MySQL Regular Expressions

I have a table that stores a bunch of keywords. The keywords can be either with or without quotes (“). That is, the keywords could be PageRank, “Web 2.0” and startups. My requirement was to sort these keywords but ignoring the quotes. That is, instead of displaying them as “Web 2.0”, PageRank , startups, I wanted them to show up as PageRank, startups, “Web 2.0”

That’s when I started looking at MySQL regular expressions. A few interesting things. First and foremost, it looked odd to me that the syntax is something like

“select stringcolumn regex ‘some-pattern'”

instead of

“select regex(stringcolumn,’some-pattern’)”

The second thing is in how I had to write my sql to achieve the above requirement. I ended up doing something like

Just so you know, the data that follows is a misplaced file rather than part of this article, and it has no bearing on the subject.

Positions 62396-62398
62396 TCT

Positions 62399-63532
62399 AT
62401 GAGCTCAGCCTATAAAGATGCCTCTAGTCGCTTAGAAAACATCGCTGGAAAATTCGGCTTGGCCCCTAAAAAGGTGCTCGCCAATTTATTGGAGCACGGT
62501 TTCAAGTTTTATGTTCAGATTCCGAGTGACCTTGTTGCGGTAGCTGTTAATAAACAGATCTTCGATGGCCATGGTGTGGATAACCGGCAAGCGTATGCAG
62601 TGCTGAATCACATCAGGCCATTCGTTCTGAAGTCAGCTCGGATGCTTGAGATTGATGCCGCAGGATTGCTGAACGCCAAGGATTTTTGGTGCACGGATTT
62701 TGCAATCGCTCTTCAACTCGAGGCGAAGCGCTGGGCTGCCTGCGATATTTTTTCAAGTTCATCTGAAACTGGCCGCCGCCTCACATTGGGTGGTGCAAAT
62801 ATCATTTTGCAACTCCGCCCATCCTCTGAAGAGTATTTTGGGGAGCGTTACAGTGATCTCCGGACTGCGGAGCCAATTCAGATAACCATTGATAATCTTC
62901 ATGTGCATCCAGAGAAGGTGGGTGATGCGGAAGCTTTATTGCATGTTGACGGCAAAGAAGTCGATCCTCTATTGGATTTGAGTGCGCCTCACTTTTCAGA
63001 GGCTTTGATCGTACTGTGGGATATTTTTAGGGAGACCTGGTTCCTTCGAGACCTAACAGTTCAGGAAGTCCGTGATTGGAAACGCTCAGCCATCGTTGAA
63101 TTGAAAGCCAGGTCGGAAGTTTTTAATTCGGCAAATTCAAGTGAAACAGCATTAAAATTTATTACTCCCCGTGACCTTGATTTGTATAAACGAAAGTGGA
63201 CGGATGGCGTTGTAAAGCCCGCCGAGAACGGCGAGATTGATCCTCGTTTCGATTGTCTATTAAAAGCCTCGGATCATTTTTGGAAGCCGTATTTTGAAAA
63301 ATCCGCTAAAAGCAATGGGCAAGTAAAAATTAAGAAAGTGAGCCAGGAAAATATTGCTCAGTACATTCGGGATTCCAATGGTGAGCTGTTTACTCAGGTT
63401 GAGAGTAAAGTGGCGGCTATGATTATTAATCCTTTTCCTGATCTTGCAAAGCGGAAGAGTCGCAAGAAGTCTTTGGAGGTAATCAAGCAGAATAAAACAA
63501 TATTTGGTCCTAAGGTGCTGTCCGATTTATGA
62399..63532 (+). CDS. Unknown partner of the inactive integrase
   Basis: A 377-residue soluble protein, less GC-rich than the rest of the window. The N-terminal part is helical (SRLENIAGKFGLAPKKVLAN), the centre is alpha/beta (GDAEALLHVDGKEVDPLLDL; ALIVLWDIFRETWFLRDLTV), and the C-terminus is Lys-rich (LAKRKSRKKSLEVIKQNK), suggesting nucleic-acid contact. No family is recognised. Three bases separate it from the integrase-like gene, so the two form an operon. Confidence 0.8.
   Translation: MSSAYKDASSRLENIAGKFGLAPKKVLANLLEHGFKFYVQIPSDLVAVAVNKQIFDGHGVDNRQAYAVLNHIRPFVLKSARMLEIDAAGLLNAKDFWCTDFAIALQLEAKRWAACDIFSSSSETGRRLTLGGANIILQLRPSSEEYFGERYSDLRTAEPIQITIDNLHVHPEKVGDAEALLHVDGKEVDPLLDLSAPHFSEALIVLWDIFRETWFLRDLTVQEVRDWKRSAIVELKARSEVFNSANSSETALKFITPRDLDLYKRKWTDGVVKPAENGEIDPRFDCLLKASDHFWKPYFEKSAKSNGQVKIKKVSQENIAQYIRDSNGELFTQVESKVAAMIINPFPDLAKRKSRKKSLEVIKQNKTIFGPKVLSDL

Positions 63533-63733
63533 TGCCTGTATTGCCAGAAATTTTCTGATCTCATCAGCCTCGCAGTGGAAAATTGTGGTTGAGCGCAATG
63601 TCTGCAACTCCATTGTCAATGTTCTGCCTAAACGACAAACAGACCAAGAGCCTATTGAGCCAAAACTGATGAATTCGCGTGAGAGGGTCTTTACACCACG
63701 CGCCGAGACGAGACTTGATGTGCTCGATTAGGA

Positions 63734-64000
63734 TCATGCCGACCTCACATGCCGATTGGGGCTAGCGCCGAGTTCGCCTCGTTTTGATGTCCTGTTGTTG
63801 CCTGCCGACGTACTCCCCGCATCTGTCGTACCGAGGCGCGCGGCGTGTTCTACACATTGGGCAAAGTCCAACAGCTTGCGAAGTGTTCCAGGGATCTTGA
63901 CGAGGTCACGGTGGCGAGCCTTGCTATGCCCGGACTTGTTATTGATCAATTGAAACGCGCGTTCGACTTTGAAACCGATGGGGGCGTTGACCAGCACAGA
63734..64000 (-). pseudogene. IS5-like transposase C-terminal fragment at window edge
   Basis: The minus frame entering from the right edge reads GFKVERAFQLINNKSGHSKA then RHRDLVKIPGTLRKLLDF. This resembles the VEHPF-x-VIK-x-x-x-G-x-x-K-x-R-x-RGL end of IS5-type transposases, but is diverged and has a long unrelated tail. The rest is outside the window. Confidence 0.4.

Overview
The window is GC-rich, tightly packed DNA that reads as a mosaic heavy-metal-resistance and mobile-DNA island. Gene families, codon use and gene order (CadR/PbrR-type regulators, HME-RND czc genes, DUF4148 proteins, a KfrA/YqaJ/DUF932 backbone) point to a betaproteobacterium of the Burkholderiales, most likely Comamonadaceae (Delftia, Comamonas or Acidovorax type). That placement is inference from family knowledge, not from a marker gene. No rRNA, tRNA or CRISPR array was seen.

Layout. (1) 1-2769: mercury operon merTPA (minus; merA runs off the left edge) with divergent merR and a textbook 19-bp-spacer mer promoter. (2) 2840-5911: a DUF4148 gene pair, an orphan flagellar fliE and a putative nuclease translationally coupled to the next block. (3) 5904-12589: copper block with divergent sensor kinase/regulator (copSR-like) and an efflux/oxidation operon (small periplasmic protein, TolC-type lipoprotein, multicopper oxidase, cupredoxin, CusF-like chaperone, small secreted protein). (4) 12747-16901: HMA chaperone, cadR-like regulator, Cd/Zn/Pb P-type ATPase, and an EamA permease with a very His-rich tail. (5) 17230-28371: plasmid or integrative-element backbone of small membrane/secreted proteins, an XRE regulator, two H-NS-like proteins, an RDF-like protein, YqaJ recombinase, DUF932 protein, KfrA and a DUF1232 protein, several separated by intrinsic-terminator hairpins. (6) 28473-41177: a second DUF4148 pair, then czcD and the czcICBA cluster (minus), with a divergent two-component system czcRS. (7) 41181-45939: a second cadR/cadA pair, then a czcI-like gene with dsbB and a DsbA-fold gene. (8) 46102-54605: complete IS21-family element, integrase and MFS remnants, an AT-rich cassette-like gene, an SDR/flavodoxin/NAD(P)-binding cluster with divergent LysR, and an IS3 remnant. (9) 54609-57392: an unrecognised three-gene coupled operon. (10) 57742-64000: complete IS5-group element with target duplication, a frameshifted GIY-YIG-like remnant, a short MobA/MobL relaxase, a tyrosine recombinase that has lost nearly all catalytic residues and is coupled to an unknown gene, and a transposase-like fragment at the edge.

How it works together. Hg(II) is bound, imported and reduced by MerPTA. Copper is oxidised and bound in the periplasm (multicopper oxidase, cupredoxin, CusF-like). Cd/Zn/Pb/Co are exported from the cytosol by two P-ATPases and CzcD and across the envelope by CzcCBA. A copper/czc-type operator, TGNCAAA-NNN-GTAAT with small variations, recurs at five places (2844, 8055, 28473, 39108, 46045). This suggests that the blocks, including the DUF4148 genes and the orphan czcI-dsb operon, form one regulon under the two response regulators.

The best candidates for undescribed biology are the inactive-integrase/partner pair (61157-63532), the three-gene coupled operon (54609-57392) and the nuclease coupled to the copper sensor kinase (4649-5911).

select …, case when keyword regex ‘”.*”‘ = 1 then substr(keyword,2,length(keyword)-2) else keyword end okw from … where … order by owk;

This felt quite ugly, but perhaps a better hypothetical syntax could have been like


where the 3rd argument is an SQL expression evaluated with special bind variables captured from the regular expression. (Ignore the usage of nvl which is a Oracle syntax, but you get the point).


1 Comment

Filed under MySQL

One response to “MySQL Regular Expressions

  1. “select stringcolumn regex ’some-pattern’” ??

    No “regex”, but yes “regexp” or “rlike”.

    NOT REGEXP – Negation of REGEXP
    REGEXP – Pattern matching using regular expressions
    RLIKE – Synonym for REGEXP

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